Rishi Mahesh: I have to assume it’s easier for me now to succeed in entertainment than it would’ve been for a person of my ethnicity at any moment previously. But it still remains to be seen. Sometimes I feel limited by my race – I never really know if I would capture a larger audience if I looked different or something. But I also think my race gives me an opportunity to tell stories that have never been heard before and I’m endlessly excited by that opportunity.

Q6) Mental health is something you often talk about on social media, how did you take care of it during quarantine and during your COVID days?

Rishi Mahesh: A big part of what got me through the last year was choosing to find fascination in the world. When I was at my worst was also when I felt the most pessimistic about the future, and the most uninterested in experiencing more of it. When I really dedicated myself to exploring more of my interests – playwriting, music theory, physics, etc., I found there was so much to learn about the world that I couldn’t spend all of my time taking it for granted.

Q7) You’re big on Twitter and are active a lot so we’re assuming you love the app. But is there something that you don’t like about it?

Rishi Mahesh: Twitter can be an incredibly negative and judgemental space – having an online environment that’s primarily for critique can definitely make me overthink how I’m perceived. That feeling definitely increased once being given a large platform. Also, I wish it was easier to access my actual followers, I feel like I’m always fighting the rest of the timeline to actually get something I’ve made seen by those who follow me.


Q8) Who would you consider are your biggest role models?

Rishi Mahesh: My parents and other family members 100%. It’s endlessly grounding to know that their love isn’t contingent on what I achieve or produce. Their ability to prioritize care for others and not being self-serving is always what I lean back on when I need a model of what growing up can look like.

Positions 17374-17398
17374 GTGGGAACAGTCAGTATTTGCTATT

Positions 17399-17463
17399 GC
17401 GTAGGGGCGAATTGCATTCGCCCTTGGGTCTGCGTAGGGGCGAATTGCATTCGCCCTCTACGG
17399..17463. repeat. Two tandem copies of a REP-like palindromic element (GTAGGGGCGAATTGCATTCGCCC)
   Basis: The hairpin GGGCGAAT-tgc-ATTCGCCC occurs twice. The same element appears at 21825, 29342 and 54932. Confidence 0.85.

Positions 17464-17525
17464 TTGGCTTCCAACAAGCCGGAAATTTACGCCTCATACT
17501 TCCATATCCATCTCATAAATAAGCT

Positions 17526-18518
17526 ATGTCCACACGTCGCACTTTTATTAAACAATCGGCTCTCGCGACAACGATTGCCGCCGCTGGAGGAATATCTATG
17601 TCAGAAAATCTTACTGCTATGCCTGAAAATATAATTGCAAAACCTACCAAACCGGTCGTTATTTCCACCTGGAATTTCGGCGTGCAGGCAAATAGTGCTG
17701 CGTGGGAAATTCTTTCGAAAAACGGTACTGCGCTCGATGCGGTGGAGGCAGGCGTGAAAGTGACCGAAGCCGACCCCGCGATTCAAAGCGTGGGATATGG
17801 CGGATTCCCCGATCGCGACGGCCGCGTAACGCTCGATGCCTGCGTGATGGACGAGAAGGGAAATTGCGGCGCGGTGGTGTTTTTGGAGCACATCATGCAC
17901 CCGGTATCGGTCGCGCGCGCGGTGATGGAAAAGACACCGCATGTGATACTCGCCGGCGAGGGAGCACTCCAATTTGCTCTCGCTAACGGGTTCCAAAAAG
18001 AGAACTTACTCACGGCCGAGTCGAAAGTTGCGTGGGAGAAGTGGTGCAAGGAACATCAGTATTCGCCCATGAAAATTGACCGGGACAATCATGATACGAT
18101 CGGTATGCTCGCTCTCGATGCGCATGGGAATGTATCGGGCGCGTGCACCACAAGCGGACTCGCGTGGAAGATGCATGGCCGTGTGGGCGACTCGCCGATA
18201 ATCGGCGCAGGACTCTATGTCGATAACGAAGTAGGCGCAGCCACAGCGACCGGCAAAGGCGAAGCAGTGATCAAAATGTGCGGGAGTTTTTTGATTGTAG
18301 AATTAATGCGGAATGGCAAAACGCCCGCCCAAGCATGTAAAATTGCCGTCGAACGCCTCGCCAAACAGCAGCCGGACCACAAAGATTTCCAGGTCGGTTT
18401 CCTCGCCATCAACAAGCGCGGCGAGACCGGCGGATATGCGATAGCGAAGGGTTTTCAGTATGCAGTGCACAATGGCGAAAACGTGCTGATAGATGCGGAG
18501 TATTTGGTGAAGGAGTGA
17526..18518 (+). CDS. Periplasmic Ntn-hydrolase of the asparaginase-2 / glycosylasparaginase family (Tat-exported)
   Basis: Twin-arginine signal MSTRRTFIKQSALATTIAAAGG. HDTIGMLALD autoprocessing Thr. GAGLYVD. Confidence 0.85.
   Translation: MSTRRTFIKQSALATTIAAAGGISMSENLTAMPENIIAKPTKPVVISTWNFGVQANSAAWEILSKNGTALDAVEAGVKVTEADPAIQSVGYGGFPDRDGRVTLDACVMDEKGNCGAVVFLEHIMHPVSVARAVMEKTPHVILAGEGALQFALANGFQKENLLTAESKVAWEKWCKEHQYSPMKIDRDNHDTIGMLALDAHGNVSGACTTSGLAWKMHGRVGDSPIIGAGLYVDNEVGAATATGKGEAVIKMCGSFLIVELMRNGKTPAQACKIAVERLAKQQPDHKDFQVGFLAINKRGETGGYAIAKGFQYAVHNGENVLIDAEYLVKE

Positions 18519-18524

In terms of work however, my biggest role models are probably Zack Fox, Tyler the Creator, and Donald Glover for their wide range of artistic achievement and dedication to their personal voice and vision.

Rishi Mahesh is going to star in 2 new series ‘Using Web Protection Series’ and ‘How to L0ve’


Q9) And you have ‘Using Protection Web Series’ coming soon! The teaser looked great! What inspired you to make it, what was the process that went into it during quarantine and what do you hope viewers get from it?

Rishi Mahesh: I’m incredibly excited to debut Using Protection Web Series! What inspired my co-creators and I to make it was wanting to create a show that represented us and our identities better than we have been experiencing currently in the world of film. For me as an Indian-American, it’s been clear that roles come few and far between, and artistically fulfilling ones are diamonds in the rough. Writing this web series was a chance to demonstrate the full range of my personal capabilities as an actor.

Q10) When and where will ‘Using Protection Web Series’ be available to watch?

Rishi Mahesh: Using Protection Web Series will spend a while being edited and then submitted to festivals – it’s too early to tell when the premiere will be, as it will either premiere at a festival or independently, ideally in 2022!


Q11) What’s next for Rishi Mahesh?

Rishi Mahesh: The biggest thing upcoming is a move to Los Angeles! I’m packing up my college apartment and heading out there soon. Within the next year a ton of projects will debut. Some short films I was in, and another web series called “How to L0ve” that was executive produced by the singer-songwriter Halsey. Having accomplished big projects in theatre, film, social media, and recently releasing an audio play online. So, next I really want to tackle music. I’m currently working on an album with a friend from high school that should be a reimagining of the story of Bodhisena, a Tamil monk who helped spread Buddhism to Japan. 

There’s also a project that Rishi has done recently. An audio play “Harmonic Interference (or a soul’s emigration from spacetime)“. It’s an adaptation of a Hindu folk tale that uses concepts in quantum mechanics to discuss cycles of loss in a south Indian family. It’s available wherever you listen to podcasts!